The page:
Microsoft’s Hotmail team today will show how more companies plan to use its “Active Views” technology — interactive email messages that can be updated in the recipient’s inbox, even after they’re sent.
Blogging platform Posterous plans to use the technology to let its users see and respond to comments about a post from within an email, including comments that were made after the message was received. Daily deals site LivingSocial will let people see the time remaining on a deal, the number of deals purchased, and scroll through different deals, from within the email message.
LinkedIn and Netflix, which were previously announced as users of the technology, are also in the process of developing and rolling out their own Active Views emails — dynamically updating with new information about a person’s contacts and movie queue.
The feature arose from Microsoft research showing that the vast majority of emails contain links, directing people to web sites or other applications, and making the experience less efficient.
“We started out by saying, hey, how do we solve this problem by rethinking email itself, so you can actually do more inside of email,” said Dan Lewis, Hotmail senior product manager.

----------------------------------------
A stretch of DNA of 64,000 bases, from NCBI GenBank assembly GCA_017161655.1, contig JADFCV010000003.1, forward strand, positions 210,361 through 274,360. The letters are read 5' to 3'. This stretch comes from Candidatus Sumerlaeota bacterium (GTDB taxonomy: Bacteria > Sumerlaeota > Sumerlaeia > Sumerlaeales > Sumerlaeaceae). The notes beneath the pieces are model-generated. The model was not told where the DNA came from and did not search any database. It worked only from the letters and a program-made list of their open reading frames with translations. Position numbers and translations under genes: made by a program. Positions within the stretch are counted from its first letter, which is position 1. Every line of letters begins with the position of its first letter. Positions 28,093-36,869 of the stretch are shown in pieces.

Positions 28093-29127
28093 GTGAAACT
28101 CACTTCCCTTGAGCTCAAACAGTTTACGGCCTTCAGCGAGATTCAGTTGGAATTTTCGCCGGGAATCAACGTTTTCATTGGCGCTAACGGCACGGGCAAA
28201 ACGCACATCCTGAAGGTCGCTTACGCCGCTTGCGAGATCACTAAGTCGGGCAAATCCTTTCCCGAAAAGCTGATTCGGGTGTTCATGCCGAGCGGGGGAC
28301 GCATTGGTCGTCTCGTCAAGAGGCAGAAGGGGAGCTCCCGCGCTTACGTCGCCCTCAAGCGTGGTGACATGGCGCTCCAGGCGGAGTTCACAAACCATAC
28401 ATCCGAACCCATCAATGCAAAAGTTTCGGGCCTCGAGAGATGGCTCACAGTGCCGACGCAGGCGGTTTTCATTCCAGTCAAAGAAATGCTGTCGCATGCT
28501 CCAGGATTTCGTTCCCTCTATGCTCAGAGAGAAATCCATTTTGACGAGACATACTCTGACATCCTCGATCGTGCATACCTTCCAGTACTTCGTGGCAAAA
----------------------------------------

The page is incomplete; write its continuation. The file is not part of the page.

Microsoft is showing the latest plans at the Web 2.0 Expo in San Francisco this morning. It’s part of a broader overhaul of Hotmail, attempting to keep the venerable web mail service relevant in the face of strong competition from Google, Facebook, Yahoo and others. In some corners of the technology world, Hotmail also still needs to overcome negative perceptions based on its past struggles with spam.
The company introduced the Hotmail Active Views technology last year. The full interactivity works only in Hotmail, for now, but the same messages can still be viewed in more simple form in other email services and software programs. The technology uses OATH authentication and allows senders to deliver the content from their own servers, even expiring content after a period of time.
Microsoft itself has enabled Flickr and YouTube and other functionality in Active Views emails, allowing users to see and interact with photos and videos inside Hotmail emails, for example. Package tracking is another feature.
“The cool thing is, from a user’s perspective, it just looks like an email, but it lets them do more,” said David Dennis, principal program manager lead for Hotmail. “There’s lots of different approaches to adding third-party experiences in email — application add-ons and plug-ins, and things like that. From our perspective right now, the email is the application.”